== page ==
Kathleen Callaghy

Water connects us all on this blue planet, whether you’re a human, fish or whale. As toxic pollutants enter our waterways through storm drains, spills and dilapidated infrastructure, they pose long-term risks not only to endangered orcas and salmon, but to humans too. These risks disproportionately affect low-income and BIPOC communities, adding a justice and equity imperative to addressing them.  

In anticipation of this year’s Orca Month theme - Clean Water, Healthy Futures - Defenders is taking a closer look at three toxic contaminants. Each demonstrates just how closely intertwined our futures are with those of our killer whale and salmon neighbors, and why, ultimately, saving them means saving us.  

Why Contaminants?

Toxic pollution is one of three major threats to the survival of Southern Resident orcas, whose population is in dire risk of extinction. They are some of the most contaminated marine mammals in the world, mostly due to high levels of pollutants in the salmon they consume. Toxic chemicals that enter waterways are often absorbed by microscopic plankton that are then consumed by larger organisms, accumulating all the way up the food chain.  

Bioaccumulation of Toxics in Southern Resident Orcas Graphic_DOW

Typically, orcas’ healthy layer of blubber stores contaminants, largely preventing them from impacting the whales’ health. Unfortunately, Southern Resident orcas are extremely malnourished due to the scarcity of their primary prey, Chinook salmon. During food shortages, the whales metabolize their fat reserves and release the stored chemicals into their bodies, which causes harm.

Contaminants of Concern

PFAS, PCBs, POPs, CECs, 6PPD. A skilled lyricist could make a song from the alphabet soup of unfamiliar terms describing substances present in a staggering number of products we use, wear and consume every day. We’ll focus on three of the most prominent and problematic.  

PCBs (Polychlorinated biphenyls)  

PCBs are a “legacy” class of contaminants. Although they have been banned in the United States since 1979, they are still produced globally and linger in the environment decades later. A 2018 study alarmingly stated that their effects threaten the long-term viability of over 50% of the world’s killer whale populations.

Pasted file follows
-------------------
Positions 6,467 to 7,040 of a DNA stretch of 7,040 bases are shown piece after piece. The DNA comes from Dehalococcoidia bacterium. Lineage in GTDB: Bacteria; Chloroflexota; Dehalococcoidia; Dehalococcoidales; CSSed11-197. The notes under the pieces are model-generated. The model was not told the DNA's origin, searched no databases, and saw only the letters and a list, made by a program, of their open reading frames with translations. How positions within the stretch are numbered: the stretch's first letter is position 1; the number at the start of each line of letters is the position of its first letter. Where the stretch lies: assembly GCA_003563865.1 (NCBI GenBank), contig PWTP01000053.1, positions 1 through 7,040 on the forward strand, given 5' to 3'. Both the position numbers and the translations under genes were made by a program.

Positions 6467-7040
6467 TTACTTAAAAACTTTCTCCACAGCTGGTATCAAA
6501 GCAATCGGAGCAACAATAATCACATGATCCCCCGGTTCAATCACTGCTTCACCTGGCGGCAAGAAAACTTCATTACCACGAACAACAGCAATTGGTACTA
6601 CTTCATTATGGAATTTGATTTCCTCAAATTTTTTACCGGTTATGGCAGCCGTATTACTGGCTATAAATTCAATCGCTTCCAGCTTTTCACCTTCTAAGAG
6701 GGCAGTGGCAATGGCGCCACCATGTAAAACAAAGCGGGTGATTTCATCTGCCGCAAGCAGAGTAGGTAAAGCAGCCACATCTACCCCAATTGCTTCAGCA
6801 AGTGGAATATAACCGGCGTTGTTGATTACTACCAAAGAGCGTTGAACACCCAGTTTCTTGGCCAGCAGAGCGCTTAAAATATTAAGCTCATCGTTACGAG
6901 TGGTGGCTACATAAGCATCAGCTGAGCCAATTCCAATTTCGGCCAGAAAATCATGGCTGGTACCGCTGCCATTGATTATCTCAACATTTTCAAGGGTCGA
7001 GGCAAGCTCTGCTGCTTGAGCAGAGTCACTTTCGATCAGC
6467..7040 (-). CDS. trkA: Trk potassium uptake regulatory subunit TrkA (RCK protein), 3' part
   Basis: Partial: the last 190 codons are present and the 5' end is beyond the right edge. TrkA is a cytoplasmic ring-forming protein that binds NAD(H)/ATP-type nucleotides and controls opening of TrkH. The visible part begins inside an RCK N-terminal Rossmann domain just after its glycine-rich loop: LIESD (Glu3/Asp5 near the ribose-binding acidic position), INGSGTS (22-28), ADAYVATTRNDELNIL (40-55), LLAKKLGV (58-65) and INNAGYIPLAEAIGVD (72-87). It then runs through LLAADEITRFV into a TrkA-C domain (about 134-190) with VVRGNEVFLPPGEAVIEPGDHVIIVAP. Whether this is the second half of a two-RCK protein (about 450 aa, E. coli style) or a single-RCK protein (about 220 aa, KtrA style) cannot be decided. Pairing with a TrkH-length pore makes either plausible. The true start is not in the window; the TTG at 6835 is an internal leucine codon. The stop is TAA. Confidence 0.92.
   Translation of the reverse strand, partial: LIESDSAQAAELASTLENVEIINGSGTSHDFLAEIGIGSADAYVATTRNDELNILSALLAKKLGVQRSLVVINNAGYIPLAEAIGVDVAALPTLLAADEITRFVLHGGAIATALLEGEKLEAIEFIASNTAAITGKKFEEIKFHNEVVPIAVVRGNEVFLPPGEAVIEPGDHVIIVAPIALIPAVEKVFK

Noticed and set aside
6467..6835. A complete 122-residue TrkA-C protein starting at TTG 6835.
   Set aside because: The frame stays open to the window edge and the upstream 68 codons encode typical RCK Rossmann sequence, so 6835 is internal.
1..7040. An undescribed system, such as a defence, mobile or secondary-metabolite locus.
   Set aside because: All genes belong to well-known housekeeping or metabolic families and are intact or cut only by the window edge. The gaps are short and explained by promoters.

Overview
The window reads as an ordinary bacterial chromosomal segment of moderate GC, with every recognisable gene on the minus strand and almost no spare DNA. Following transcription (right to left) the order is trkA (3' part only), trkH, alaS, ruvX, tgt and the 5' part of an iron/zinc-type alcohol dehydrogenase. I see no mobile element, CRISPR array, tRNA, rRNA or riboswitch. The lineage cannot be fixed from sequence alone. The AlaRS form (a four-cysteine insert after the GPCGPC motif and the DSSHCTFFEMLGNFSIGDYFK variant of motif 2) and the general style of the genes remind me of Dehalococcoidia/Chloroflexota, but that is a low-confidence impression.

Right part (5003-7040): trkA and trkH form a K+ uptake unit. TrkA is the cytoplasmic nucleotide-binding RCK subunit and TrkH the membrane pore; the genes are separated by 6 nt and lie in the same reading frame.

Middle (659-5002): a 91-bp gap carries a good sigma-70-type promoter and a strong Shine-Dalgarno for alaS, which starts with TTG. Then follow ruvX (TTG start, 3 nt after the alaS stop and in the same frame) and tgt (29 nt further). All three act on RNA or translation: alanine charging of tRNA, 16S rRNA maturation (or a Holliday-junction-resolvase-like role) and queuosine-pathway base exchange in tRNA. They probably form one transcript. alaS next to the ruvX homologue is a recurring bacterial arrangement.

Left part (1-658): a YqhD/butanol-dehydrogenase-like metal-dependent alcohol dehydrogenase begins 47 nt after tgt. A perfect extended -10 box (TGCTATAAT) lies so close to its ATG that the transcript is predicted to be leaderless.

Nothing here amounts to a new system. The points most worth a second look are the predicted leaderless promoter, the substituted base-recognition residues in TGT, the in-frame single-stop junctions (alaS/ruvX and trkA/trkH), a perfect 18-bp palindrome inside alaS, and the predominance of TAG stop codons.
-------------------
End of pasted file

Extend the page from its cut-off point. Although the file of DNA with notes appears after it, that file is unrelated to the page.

Polychlorinated biphenyls (PCB) Graphic_ DOW
Please note, the information in this graphic is not comprehensive.
PFAS (Per- and polyfluoroalkyl substances)

PFAS are a ubiquitous class of chemicals encompassing thousands of individual compounds that link carbon and fluorine atoms together. These chemicals have made the news in recent years as a drinking water contaminant in 43 U.S. states, affecting over 19 million people. Even more troubling, PFAS are known as a “forever chemicals” because they do not break down in the environment.  

Per- and polyfluoroalkyl substances (PFAS)_DOW
Please note, the information in this graphic is not comprehensive. You can learn more here about how to protect yourself and your family from PFAS.

If you drive a car, chances are your tires contain 6PPD. Tire manufacturers use it to slow down normal wear and tear. Unfortunately, when this compound reacts with ozone in the air it forms 6PPD-quinone, which has proven to be lethal for coho salmon and likely other species on which the Southern Resident orcas feed.

6PPD-quinone Graphic_DOW

Earlier this year, Washington state made strides in reducing the impacts of this chemical pollutant when the state government added it to its regulated chemical list. This list establishes protective limits on listed toxic chemicals and monitors their impact on water quality.

A Cleaner, Healthier Future

Knowing more about toxic chemicals and how to avoid them is the first step towards creating a cleaner future. Here are five more easy steps you can take to help orcas, salmon and your local community:

  • Use your power as a consumer to avoid purchasing products containing toxic chemicals.
  • Drive less to minimize contamination from your vehicle.
  • Build rain gardens to help filter pollutants already in use and that may be carried in runoff.
  • Ask your representatives to invest in clean and updated capture and filtration storm drainage systems.
  • Join us in celebrating Orca Month throughout June by sharing what you learn with others so more people can advocate for cleaner water in our communities.  

Defenders is grateful to our partners at Toxic Free Future and Wild Orca, who are helping us save these endangered animals one toxic pollutant at a time.


Kathleen Callaghy

Kathleen Callaghy

Northwest Representative
As a Representative for the Northwest field team, Kathleen leads Defenders’ policy engagement on endangered species in Washington State, working with local policymakers and coalition partners on the recovery of southern resident orcas, salmon, and grizzly bears.

Wildlife & Wild Places

Ocean Wave
Southern Resident Orca Breaching

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